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In the Running As Seven Projects Register to Revive Dun Laoghaire Ferry Terminal

15th May 2019
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The former operator of the Dun Laoghaire-Holyhead route, Stena Line whose fastcraft HSS Stena Explorer above in Dun Laoghaire Harbour AFLOAT adds carried out a final crossing in 2014. The following year the operator confirmed it would not return to operations on the historic Ireland-Wales link dating to 1835. The former operator of the Dun Laoghaire-Holyhead route, Stena Line whose fastcraft HSS Stena Explorer above in Dun Laoghaire Harbour AFLOAT adds carried out a final crossing in 2014. The following year the operator confirmed it would not return to operations on the historic Ireland-Wales link dating to 1835. Photo: Jehan Ashmore

#dublinbay - Potential developers numbering seven in total have registered their interest in the disused ferry terminal in Dun Laoghaire Harbour.

The building at St Michael's Pier, reports Herald.ie, has been empty since 2014, and Dun Laoghaire-Rathdown Council invited applications (see related story) to lease it in March.

Now the council says it is examining the submissions received.

"Planning permission exists on the building and immediate surrounds which would allow for a variety of uses," the council said.

The newspaper has more here.

The number of interested parties in the terminal Afloat.ie highlights is the same level of interest as expressed to the Dun Laoghaire Harbour Company in 2015 following an invitation to potential operators to resume a seasonal-only service to Holyhead, Wales

Earlier that year Stena Line announced to confirm that it would not reopen the historic route dating to 1835.

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Jehan Ashmore

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Jehan Ashmore

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Jehan Ashmore is a marine correspondent, researcher and photographer, specialising in Irish ports, shipping and the ferry sector serving the UK and directly to mainland Europe. Jehan also occasionally writes a column, 'Maritime' Dalkey for the (Dalkey Community Council Newsletter) in addition to contributing to UK marine periodicals.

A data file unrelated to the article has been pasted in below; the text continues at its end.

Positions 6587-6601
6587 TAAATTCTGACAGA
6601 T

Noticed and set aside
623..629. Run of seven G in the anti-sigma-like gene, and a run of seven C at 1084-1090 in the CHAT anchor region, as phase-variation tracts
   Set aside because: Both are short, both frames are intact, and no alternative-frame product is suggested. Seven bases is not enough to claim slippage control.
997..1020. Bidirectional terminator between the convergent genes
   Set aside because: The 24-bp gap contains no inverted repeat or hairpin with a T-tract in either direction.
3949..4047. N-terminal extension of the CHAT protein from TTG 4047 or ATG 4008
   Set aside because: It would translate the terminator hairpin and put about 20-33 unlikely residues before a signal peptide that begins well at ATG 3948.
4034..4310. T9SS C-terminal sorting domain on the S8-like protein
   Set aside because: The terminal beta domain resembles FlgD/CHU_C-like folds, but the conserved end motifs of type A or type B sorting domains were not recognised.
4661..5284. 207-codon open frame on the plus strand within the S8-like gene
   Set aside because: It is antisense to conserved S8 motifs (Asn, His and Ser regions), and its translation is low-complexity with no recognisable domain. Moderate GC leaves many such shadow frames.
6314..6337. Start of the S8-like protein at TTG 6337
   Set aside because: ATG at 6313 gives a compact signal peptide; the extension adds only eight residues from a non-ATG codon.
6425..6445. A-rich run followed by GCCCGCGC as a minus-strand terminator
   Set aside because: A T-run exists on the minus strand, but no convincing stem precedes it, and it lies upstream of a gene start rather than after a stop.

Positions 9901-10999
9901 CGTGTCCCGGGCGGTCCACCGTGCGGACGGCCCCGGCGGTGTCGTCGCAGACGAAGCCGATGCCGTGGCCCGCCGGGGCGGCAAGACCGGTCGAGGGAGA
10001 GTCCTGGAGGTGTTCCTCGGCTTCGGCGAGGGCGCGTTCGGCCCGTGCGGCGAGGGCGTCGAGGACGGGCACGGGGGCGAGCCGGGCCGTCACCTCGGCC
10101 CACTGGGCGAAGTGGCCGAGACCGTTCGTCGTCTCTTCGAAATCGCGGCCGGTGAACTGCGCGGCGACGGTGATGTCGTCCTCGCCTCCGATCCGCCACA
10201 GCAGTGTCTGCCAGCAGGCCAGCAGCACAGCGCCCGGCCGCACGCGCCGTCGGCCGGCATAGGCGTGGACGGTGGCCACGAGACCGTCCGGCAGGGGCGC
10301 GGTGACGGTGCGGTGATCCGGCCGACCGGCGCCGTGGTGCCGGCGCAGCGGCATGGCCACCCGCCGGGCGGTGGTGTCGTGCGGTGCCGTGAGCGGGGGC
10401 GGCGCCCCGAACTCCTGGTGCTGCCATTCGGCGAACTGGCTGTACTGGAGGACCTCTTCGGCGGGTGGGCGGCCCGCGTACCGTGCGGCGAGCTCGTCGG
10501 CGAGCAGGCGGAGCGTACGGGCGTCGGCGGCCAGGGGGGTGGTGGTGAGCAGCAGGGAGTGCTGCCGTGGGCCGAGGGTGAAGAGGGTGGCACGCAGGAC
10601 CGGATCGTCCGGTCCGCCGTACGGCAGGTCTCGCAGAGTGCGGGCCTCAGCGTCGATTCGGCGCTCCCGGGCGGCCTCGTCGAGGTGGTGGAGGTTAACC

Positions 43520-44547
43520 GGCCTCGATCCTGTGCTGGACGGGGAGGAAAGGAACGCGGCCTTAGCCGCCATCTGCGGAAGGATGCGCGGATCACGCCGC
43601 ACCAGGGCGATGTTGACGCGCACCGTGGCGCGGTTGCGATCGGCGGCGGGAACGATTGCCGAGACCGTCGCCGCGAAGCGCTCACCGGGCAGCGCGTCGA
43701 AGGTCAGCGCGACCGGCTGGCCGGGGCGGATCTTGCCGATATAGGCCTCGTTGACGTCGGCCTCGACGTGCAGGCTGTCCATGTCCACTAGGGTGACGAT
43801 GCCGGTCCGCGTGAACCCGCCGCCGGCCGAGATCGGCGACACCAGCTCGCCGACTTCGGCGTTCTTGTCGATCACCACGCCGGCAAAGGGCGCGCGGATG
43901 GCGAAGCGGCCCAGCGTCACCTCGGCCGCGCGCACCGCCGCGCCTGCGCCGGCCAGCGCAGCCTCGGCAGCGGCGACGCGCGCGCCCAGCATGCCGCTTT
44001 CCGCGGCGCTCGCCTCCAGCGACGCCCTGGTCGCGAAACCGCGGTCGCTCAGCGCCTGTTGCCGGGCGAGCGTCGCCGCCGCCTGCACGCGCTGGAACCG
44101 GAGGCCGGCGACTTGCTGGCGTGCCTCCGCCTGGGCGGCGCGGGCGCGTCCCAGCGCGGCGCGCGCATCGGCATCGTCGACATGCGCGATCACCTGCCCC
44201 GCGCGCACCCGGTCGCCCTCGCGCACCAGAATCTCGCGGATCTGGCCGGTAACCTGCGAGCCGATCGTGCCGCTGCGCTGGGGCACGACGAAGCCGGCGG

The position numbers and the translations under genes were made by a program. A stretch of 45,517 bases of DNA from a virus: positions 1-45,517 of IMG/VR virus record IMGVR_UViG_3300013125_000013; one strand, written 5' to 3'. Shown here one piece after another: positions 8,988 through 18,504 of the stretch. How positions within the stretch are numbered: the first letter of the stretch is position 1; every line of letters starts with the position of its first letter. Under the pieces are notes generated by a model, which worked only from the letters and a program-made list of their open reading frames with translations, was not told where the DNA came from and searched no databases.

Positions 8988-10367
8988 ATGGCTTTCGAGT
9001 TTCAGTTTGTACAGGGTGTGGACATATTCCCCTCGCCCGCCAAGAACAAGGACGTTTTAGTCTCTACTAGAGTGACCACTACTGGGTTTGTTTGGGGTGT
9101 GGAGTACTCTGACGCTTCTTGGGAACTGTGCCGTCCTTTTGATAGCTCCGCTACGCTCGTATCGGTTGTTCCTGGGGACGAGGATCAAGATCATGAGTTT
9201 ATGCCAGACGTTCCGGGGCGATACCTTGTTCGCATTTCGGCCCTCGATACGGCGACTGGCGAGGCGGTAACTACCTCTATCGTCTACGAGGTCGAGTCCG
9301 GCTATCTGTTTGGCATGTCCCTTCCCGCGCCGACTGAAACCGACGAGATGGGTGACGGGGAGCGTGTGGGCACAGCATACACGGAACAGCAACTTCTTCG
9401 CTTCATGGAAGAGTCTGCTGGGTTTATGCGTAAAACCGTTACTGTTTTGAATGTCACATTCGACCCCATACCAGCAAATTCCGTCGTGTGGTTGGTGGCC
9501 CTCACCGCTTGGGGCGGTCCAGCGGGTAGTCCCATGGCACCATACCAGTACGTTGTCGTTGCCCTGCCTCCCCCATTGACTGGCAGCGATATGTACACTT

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Ferry & Car Ferry News The ferry industry on the Irish Sea, is just like any other sector of the shipping industry, in that it is made up of a myriad of ship operators, owners, managers, charterers all contributing to providing a network of routes carried out by a variety of ships designed for different albeit similar purposes.

All this ferry activity involves conventional ferry tonnage, 'ro-pax', where the vessel's primary design is to carry more freight capacity rather than passengers. This is in some cases though, is in complete variance to the fast ferry craft where they carry many more passengers and charging a premium.

In reporting the ferry scene, we examine the constantly changing trends of this sector, as rival ferry operators are competing in an intensive environment, battling out for market share following the fallout of the economic crisis. All this has consequences some immediately felt, while at times, the effects can be drawn out over time, leading to the expense of others, through reduced competition or takeover or even face complete removal from the marketplace, as witnessed in recent years.

Arising from these challenging times, there are of course winners and losers, as exemplified in the trend to run high-speed ferry craft only during the peak-season summer months and on shorter distance routes. In addition, where fastcraft had once dominated the ferry scene, during the heady days from the mid-90's onwards, they have been replaced by recent newcomers in the form of the 'fast ferry' and with increased levels of luxury, yet seeming to form as a cost-effective alternative.

Irish Sea Ferry Routes

Irrespective of the type of vessel deployed on Irish Sea routes (between 2-9 hours), it is the ferry companies that keep the wheels of industry moving as freight vehicles literally (roll-on and roll-off) ships coupled with motoring tourists and the humble 'foot' passenger transported 363 days a year.

As such the exclusive freight-only operators provide important trading routes between Ireland and the UK, where the freight haulage customer is 'king' to generating year-round revenue to the ferry operator. However, custom built tonnage entering service in recent years has exceeded the level of capacity of the Irish Sea in certain quarters of the freight market.

A prime example of the necessity for trade in which we consumers often expect daily, though arguably question how it reached our shores, is the delivery of just in time perishable products to fill our supermarket shelves.

A visual manifestation of this is the arrival every morning and evening into our main ports, where a combination of ferries, ro-pax vessels and fast-craft all descend at the same time. In essence this a marine version to our road-based rush hour traffic going in and out along the commuter belts.

Across the Celtic Sea, the ferry scene coverage is also about those overnight direct ferry routes from Ireland connecting the north-western French ports in Brittany and Normandy.

Due to the seasonality of these routes to Europe, the ferry scene may be in the majority running between February to November, however by no means does this lessen operator competition.

Noting there have been plans over the years to run a direct Irish –Iberian ferry service, which would open up existing and develop new freight markets. Should a direct service open, it would bring new opportunities also for holidaymakers, where Spain is the most visited country in the EU visited by Irish holidaymakers ... heading for the sun!

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